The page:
THE VERDICT: As dentists, we can’t endorse toothpaste tablets – for all the reasons listed above. Although toothpaste tablets may seem like a cool idea, we recommend you give them a miss for regular use.
‘Natural’ (and fluoride-free) toothpastes
Fluoride-free toothpaste: Fluoride-free toothpaste seems to be making a mark on social media. This doesn’t mean it’s a good thing. Let’s have a look at why this may have happened.
The wellness industry (abundant on social media) loves the word ‘natural’. But they appear to be a little confused about the meaning. Everything is a chemical. (So you can’t say something is “chemical-free”.) Even water and air are chemicals. So when is a chemical harmful? The basic principle of toxicology is that “the dose makes the poison”. Something that has toxic properties can only harm if it occurs in a high enough concentration.
Some individuals in the wellness industry still think that fluoride is harmful. Although fluoride can be highly toxic and damaging in high doses, it’s not toxic at the dose we receive in our drinking water and toothpaste.
So we’ve established that fluoride is non-toxic at the dose we receive. But when some brands leave out fluoride, they proudly state they are “free of nasties”, “chemical-free” or contain “natural ingredients only”. Ironically, fluoride is a naturally occurring substance that appears in water, soil, plants and air.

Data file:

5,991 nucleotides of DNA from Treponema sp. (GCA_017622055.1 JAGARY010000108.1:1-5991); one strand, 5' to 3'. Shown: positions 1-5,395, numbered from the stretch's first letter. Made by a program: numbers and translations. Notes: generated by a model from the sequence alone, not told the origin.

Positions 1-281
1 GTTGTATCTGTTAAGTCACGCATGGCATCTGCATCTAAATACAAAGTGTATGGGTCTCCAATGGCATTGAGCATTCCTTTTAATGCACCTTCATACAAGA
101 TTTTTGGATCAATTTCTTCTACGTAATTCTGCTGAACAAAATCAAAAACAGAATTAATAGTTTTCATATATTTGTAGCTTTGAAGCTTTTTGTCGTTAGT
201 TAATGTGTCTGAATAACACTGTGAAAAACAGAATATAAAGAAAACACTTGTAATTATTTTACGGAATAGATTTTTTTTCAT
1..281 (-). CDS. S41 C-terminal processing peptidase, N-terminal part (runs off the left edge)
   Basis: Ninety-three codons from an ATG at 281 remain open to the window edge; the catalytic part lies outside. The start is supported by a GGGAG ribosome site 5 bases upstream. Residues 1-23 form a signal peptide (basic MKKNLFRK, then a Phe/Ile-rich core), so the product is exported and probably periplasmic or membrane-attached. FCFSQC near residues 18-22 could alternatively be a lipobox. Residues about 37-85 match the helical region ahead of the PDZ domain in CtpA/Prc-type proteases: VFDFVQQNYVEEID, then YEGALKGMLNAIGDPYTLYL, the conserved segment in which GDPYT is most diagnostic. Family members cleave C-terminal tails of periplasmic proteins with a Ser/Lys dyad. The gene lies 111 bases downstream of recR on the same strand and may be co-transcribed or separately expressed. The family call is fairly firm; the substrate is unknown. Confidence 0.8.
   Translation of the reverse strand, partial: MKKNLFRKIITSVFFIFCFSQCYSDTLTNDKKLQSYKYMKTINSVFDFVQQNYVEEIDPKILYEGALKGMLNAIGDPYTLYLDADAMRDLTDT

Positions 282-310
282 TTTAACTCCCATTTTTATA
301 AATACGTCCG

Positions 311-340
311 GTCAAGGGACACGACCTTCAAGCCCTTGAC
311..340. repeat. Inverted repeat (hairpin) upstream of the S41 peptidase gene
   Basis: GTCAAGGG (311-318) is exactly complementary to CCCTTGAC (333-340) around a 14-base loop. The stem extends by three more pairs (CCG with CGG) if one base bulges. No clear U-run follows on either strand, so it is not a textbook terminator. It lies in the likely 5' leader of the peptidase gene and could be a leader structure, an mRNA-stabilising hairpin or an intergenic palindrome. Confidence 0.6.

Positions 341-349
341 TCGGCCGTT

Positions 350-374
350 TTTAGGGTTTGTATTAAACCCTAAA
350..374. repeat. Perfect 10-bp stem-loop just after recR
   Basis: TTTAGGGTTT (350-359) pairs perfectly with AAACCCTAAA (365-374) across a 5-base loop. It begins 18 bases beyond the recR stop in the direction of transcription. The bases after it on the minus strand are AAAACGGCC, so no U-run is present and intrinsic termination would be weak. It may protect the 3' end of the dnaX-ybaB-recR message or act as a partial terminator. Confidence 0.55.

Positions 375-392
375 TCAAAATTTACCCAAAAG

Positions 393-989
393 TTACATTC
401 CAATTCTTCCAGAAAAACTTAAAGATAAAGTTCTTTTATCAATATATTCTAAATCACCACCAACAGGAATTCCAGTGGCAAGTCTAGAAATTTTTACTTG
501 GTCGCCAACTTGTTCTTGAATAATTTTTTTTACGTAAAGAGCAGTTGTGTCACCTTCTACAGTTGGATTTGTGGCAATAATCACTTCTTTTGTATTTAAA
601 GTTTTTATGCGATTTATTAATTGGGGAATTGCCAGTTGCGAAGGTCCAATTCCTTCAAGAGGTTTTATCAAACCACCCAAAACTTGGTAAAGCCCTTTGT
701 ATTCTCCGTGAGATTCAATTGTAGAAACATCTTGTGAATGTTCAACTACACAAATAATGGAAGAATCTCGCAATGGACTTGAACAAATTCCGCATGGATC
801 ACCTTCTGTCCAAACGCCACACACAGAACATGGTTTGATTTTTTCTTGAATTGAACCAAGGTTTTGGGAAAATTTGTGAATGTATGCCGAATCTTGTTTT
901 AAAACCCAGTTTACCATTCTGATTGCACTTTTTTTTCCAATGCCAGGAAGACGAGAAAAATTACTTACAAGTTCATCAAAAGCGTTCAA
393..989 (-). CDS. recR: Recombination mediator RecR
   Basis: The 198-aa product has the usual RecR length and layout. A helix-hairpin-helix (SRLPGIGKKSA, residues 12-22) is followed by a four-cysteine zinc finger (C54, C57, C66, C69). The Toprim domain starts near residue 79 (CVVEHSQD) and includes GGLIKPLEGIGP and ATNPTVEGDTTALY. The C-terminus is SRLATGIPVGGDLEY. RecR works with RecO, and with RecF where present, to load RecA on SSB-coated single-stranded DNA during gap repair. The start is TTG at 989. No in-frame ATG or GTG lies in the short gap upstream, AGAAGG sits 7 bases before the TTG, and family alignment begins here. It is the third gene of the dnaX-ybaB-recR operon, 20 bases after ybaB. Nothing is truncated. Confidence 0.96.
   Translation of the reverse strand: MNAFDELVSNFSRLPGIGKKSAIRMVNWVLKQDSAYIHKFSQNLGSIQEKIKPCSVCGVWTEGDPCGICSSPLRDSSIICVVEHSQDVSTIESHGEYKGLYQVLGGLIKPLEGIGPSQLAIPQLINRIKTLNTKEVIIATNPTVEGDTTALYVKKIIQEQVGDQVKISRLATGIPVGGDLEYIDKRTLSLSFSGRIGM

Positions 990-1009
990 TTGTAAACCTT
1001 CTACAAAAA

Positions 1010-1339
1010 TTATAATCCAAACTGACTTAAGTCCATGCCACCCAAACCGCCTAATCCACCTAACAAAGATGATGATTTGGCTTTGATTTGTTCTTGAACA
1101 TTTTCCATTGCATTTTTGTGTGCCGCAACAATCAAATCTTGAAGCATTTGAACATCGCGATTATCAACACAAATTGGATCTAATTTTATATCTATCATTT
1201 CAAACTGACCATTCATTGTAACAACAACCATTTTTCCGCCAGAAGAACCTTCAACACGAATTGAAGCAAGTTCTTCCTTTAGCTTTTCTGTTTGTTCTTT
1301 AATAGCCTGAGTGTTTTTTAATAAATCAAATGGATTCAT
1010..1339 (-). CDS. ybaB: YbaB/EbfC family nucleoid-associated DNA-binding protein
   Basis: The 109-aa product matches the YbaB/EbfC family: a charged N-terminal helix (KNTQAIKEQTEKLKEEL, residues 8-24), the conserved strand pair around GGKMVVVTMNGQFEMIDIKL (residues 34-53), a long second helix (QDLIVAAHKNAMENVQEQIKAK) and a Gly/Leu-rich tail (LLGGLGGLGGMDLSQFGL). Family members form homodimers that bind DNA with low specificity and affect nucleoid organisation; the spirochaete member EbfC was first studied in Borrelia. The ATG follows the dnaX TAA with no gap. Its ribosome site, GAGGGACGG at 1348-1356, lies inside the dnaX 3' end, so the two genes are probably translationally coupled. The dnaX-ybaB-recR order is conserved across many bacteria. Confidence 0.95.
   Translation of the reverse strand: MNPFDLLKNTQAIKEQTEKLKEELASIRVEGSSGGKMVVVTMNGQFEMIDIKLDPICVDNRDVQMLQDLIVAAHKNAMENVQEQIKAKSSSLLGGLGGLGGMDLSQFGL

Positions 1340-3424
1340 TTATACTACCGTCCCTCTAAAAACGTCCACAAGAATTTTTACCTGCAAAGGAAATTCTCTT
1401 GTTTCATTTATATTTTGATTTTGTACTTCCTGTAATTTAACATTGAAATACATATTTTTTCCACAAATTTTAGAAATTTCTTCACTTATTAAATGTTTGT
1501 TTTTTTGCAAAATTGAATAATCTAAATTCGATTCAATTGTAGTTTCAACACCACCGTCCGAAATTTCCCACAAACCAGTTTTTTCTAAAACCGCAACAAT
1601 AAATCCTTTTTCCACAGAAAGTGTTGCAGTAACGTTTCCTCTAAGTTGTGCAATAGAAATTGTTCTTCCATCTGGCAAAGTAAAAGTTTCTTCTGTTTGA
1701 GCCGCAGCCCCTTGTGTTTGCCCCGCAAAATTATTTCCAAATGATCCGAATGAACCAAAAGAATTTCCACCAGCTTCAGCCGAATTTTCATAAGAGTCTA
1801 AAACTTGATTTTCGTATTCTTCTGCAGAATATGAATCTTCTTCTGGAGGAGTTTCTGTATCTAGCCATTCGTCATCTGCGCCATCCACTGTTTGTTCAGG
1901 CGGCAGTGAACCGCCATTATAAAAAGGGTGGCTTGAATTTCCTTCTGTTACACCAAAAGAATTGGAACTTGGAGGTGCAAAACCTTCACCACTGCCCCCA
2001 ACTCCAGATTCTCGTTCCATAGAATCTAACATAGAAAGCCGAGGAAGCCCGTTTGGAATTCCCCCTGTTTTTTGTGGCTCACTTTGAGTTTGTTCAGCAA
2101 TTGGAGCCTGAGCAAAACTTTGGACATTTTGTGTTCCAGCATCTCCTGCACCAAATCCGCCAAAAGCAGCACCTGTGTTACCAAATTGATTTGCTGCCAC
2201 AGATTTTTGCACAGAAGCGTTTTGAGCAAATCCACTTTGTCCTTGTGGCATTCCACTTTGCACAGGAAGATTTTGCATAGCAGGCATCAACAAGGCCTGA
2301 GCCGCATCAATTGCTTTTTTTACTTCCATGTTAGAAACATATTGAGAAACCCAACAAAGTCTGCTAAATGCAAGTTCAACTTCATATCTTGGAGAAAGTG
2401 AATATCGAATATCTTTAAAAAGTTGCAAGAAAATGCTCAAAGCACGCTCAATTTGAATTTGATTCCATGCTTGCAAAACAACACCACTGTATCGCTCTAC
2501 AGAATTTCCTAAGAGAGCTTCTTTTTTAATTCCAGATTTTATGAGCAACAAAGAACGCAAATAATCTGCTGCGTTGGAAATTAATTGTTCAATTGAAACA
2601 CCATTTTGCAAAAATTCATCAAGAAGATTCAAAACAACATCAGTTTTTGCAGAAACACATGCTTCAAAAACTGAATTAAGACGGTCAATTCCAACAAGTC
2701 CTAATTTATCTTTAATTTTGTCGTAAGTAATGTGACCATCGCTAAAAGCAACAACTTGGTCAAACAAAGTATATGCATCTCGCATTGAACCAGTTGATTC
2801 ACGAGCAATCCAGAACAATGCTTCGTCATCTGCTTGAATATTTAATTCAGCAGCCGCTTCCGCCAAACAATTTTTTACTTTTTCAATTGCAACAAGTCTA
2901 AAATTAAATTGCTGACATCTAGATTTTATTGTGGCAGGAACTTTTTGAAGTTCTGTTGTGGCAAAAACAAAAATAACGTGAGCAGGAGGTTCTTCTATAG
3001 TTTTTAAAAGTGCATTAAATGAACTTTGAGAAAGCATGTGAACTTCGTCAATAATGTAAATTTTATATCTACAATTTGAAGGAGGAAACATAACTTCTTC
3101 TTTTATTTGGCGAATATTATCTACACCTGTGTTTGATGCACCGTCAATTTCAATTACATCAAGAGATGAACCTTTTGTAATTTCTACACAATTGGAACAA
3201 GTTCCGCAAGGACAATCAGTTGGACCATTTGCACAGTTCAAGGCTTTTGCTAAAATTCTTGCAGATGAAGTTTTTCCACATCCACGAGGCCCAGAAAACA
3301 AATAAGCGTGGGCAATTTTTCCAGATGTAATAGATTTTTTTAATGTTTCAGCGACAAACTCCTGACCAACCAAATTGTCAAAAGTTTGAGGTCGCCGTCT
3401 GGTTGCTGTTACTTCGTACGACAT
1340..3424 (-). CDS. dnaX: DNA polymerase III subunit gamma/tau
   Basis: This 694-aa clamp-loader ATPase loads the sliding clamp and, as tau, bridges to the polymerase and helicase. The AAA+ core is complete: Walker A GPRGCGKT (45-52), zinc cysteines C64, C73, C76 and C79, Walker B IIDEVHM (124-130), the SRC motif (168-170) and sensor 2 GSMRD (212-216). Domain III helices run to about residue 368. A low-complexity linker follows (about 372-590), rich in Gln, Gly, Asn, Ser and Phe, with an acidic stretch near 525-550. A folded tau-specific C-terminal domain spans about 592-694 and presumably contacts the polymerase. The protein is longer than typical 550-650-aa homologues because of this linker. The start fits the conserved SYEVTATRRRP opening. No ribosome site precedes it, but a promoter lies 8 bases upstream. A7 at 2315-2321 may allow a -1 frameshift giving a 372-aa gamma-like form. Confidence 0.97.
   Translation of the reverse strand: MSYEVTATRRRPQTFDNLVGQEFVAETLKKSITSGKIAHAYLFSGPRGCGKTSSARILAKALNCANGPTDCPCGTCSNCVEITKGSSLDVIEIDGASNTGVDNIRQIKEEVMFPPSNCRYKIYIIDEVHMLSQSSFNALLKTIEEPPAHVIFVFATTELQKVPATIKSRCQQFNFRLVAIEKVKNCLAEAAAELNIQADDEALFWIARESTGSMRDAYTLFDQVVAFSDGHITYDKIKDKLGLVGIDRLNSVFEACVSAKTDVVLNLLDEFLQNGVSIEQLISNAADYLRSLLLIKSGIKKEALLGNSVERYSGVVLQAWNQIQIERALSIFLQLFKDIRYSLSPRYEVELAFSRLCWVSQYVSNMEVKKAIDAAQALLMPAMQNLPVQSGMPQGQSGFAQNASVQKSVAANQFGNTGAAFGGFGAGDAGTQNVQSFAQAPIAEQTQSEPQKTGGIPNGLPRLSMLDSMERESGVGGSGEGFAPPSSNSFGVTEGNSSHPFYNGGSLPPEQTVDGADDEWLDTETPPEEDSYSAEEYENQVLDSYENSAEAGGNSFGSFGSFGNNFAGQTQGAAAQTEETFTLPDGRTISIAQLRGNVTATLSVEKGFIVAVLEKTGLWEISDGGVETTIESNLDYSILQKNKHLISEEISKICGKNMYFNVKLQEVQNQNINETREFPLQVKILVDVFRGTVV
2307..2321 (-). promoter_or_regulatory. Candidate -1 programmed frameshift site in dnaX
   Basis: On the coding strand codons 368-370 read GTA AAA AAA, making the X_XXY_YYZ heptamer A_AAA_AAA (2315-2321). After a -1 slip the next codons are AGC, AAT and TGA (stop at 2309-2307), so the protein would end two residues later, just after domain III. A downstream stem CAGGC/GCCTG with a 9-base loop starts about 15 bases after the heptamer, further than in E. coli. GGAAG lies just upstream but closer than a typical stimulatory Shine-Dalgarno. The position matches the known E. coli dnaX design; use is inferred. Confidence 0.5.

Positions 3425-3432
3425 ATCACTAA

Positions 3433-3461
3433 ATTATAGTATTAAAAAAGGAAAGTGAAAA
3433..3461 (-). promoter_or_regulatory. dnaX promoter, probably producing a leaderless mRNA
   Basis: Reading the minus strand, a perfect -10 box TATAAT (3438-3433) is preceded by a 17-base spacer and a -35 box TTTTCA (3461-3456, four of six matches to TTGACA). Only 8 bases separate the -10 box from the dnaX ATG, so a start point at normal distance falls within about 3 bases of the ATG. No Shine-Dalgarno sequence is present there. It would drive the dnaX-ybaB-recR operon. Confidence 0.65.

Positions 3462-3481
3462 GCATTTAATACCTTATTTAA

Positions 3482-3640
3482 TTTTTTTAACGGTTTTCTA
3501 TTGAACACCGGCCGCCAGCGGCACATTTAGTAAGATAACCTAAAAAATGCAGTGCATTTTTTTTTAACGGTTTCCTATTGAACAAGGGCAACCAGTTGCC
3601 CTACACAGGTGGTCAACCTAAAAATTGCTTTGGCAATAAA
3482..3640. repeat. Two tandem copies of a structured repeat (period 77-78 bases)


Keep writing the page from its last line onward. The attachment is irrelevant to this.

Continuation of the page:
You can read more about Australia’s guidelines (published by the University of Adelaide) for fluoride here >
THE VERDICT: Ignore these well-intentioned but misinformed marketers. Use fluoride toothpaste twice a day.
Charcoal, bicarb soda & lemon juice on teeth
Another popular idea on Instagram is trendy, ‘natural’ kinds of toothpaste, including the old-fashioned bicarb soda and lemon juice – or charcoal.
Bicarb soda is particularly abrasive on teeth, while lemon juice is acidic. Charcoal is also abrasive on teeth and can leave nasty stains.
THE VERDICT: Lemon juice and bicarb soda are excellent for cleaning china or removing stains on household items. But we don’t recommend you clean your teeth with them. Leave charcoal in the fireplace.
Colgate Smile for Good: https://www.colgate.com.au/smileforgood
Australian Dental Association: https://www.ada.org.au/News-Media/News-and-Release/Latest-News/Teeth-whitening-Surging-popularity-brings-issues-t
Adelaide University – AU Fluoride guidelines: https://www.adelaide.edu.au/arcpoh/dperu/fluoride/Prac_info_Fl_Home_use.pdf